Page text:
All told, Dawson journeyed through 48 states, fascinated and inspired by the common role libraries played in society. Libraries, he found, didn't only serve as a refuge for the poor who didn't have any place else to go, but gateways that opened up all corners of the world to anyone inquisitive enough to take a stroll among the shelves. The result is his new book: The Public Library, A Photographic Essay, published by Princeton Architectural Press. ISBN 978-1-61689-217-3. The book includes 150 photos, plus essays by Bill Moyers, Ann Patchett, Anne Lamott, Amy Tan, Barbara Kingsolver, and many more.
Nice slideshow on the author's website.
NPR Pulled a Brilliant April Fools' Prank On People Who Don't Read
From Boise, ID : The Idaho Commission for Libraries (ICfL) is working with Boise State University Literacy Professor Dr. Roger Stewart to research whether opening school libraries over the summer, along with using a “Book Fair” model of providing free books toward the end of the school year, can maintain or increase children’s literacy skills over the summer months.
The Commission will work with Horizon Elementary School in Jerome ID and its public library partners on a “full-court press” approach, providing $1,500 in funds for personnel to keep school libraries open as well as up to $9,000 in paperback books for all K-2 grade students. Three additional schools will try a “zone” approach, with the Commission providing $1,500 for personnel to keep those school libraries open during the summer, but without the additional books. All six schools serve populations where at least 60 percent of students come from low-income homes.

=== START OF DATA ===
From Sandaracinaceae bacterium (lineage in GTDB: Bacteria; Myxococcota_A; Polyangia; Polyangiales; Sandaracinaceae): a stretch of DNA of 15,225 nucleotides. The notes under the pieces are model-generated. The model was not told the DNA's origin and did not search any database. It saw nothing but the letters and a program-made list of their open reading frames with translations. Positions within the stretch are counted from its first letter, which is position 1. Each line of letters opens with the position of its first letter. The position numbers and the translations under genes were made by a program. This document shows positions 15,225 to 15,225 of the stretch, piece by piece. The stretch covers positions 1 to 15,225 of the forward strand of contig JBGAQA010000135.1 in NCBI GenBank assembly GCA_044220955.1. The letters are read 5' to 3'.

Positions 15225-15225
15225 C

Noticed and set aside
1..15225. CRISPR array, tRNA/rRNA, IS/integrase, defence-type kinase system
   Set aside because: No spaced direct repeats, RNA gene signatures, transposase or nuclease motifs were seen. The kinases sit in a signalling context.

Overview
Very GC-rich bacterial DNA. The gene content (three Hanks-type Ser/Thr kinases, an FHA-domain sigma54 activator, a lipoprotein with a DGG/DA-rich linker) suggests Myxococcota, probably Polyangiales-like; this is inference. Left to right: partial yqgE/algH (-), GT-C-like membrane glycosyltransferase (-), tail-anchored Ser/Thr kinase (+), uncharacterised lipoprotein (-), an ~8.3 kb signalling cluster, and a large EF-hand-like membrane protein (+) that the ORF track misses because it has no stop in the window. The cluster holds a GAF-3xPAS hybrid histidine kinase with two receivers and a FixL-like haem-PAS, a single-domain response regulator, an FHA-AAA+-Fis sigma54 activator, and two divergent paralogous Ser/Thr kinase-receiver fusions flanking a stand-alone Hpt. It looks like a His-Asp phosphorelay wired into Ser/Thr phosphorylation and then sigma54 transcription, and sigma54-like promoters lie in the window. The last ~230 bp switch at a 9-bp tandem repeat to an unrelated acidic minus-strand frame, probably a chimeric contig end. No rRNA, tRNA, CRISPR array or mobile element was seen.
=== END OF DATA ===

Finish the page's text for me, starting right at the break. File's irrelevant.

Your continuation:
But unfortunately for the Internet, as the story started to regain traction officials from the school fleshed out the details of what really wraps at least some of the literature in their collection, and discovered it’s not human skin after all—it’s actually sheepskin. “Baaaaaad news for fans of anthropodermic bibliopegy (binding books in human skin): Recent analyses of a book owned by the [Harvard Law School] Library, long believed but never proven to have been bound in human skin, have conclusively established that the book was bound in sheepskin,” according to a post on the Harvard Library Law School’s blog, dated April 3.